from Zero Hedge:
“We’re in trouble basically because productivity is dead in the water…Real capital investment is way below average. Why? Because business people are very uncertain about the future.”
Were you wondering what Alan Greenspan thinks about the outlook for monetary policy across the globe?
Neither were we, but Bloomberg was and Tom Keene and Mike McKee got the “privilege” of sitting down with the “maestro” on Monday afternoon to discuss a variety of topics including NIRP, which Greenspan says “warps investment behavior.”
While he isn’t willing to go so far as to condemn negative rates as “dangerous,” he does say the global race to the proverbial Keynesian bottom is “counterproductive.”
As far as the US economy is concerned, Greenspan isn’t optimistic. “We’re in trouble basically because productivity is dead in the water…Real capital investment is way below average. Why? Because business people are very uncertain about the future.”
Well yes, they most certainly are. Of course were it not for “the Greenspan put” and decades of policy largesse we might not have ever had a financial crisis in the first place (David Stockman will tell you all about Greenspan’s role in creating the conditions we now find ourselves in).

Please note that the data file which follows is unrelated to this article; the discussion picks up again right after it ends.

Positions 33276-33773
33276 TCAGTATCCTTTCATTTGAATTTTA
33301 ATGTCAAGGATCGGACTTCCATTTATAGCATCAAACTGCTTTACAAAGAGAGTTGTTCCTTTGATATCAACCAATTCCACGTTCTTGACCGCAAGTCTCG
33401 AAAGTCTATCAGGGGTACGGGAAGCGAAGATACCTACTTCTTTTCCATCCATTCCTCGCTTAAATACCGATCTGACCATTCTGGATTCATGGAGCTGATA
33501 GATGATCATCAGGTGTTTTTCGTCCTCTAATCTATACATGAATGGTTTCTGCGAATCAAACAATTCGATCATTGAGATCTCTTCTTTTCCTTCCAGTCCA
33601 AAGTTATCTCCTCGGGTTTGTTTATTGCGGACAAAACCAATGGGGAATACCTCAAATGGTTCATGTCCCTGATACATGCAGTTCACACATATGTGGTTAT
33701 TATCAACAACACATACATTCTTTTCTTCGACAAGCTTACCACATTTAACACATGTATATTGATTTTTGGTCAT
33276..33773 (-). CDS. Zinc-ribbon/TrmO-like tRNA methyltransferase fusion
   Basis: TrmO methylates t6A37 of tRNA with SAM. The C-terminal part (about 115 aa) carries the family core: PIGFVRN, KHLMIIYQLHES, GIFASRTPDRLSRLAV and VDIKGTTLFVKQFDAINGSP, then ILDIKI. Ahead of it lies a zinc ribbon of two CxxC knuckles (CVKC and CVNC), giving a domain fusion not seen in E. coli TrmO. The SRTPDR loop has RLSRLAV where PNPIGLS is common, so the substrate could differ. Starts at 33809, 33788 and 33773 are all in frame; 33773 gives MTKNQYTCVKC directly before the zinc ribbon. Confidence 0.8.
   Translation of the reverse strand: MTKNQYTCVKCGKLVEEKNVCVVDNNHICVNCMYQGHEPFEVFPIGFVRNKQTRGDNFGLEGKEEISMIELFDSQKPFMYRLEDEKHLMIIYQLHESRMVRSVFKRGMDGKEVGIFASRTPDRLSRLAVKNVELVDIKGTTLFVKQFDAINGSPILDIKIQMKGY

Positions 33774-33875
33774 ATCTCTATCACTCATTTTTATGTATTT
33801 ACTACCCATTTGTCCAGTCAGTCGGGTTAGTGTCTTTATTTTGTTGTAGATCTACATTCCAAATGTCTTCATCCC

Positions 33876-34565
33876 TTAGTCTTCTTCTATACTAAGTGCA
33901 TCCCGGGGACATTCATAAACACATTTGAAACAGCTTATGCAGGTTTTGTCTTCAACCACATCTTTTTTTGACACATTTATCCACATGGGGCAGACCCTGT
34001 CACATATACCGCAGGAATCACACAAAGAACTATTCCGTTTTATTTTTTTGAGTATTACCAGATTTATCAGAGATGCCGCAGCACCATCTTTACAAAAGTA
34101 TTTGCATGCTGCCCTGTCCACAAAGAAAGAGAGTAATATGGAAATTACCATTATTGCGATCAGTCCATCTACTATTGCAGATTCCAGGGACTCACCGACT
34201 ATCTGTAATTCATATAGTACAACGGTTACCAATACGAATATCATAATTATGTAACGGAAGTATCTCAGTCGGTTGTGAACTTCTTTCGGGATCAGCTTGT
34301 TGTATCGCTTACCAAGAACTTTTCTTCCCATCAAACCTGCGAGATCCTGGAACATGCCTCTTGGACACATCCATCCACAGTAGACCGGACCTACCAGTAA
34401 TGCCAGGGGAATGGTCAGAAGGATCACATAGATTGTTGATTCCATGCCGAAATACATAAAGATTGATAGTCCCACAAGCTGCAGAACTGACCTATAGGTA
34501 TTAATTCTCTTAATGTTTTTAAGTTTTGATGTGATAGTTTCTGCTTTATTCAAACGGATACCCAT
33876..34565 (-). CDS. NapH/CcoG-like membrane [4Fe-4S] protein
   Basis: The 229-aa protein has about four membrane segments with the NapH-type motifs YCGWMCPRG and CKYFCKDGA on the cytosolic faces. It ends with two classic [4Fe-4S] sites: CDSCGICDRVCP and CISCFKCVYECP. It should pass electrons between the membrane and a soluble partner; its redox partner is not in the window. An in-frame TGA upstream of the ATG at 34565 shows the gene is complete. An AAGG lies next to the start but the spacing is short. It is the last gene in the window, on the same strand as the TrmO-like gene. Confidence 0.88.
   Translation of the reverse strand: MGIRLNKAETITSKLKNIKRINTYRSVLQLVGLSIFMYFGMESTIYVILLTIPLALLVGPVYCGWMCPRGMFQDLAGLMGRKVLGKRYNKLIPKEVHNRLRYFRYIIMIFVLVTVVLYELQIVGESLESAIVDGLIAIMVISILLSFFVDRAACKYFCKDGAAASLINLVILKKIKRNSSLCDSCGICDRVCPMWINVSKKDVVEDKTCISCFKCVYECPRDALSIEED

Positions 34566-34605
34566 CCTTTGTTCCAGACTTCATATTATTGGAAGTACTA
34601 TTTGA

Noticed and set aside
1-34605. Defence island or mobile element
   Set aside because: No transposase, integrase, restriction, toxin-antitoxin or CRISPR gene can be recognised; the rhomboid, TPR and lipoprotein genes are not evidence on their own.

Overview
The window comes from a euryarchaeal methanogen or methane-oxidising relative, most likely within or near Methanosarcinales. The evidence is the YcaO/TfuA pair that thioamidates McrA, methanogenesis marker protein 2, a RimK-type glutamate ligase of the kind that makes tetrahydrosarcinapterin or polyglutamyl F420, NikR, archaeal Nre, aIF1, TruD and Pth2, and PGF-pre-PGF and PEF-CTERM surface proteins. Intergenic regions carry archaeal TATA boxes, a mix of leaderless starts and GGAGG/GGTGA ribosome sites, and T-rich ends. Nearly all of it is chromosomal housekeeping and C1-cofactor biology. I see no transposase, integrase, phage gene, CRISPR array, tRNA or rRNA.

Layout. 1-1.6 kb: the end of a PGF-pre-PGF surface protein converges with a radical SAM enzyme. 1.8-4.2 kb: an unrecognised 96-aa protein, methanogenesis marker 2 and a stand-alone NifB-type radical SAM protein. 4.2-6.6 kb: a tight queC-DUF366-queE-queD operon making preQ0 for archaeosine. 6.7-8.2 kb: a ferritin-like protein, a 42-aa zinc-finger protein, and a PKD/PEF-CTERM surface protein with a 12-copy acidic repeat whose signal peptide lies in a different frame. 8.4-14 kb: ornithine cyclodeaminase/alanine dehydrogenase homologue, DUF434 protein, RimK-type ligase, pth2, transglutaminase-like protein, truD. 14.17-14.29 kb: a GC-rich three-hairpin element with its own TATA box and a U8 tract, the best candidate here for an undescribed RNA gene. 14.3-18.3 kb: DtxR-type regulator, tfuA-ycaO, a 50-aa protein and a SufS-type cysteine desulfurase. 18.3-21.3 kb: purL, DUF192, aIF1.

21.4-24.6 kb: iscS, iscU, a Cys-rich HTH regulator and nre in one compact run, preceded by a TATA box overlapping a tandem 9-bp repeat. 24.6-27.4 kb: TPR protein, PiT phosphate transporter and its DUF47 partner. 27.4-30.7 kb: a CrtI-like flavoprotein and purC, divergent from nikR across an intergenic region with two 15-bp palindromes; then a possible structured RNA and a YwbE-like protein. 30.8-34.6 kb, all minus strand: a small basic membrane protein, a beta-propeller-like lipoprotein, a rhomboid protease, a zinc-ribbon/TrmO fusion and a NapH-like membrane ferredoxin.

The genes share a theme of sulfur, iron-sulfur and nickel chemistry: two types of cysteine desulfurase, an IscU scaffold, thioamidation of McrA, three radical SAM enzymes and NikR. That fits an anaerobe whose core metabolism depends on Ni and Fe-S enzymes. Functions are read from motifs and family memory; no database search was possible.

As for whether Dodd-Frank has solved anything, Greenspan says no: “The regulations are supposed to be making changes of addressing the problems that existed in 2008 or leading up to 2008. It’s not doing that. ‘Too Big to Fail’ is a critical issue back then, and now. And, there is nothing in Dodd-Frank which actually addresses this issue.”
And finally, here’s the punchline. Asked whether he’s optimistic going forward, Greenspan said this: “No. I haven’t been for quite a while. And I won’t be until we can resolve the entitlement programs. Nobody wants to touch it. And that is gradually crowding out capital investment, and that’s crowding out productivity, and it’s crowding out the standards of living where do you want me to go from there.”
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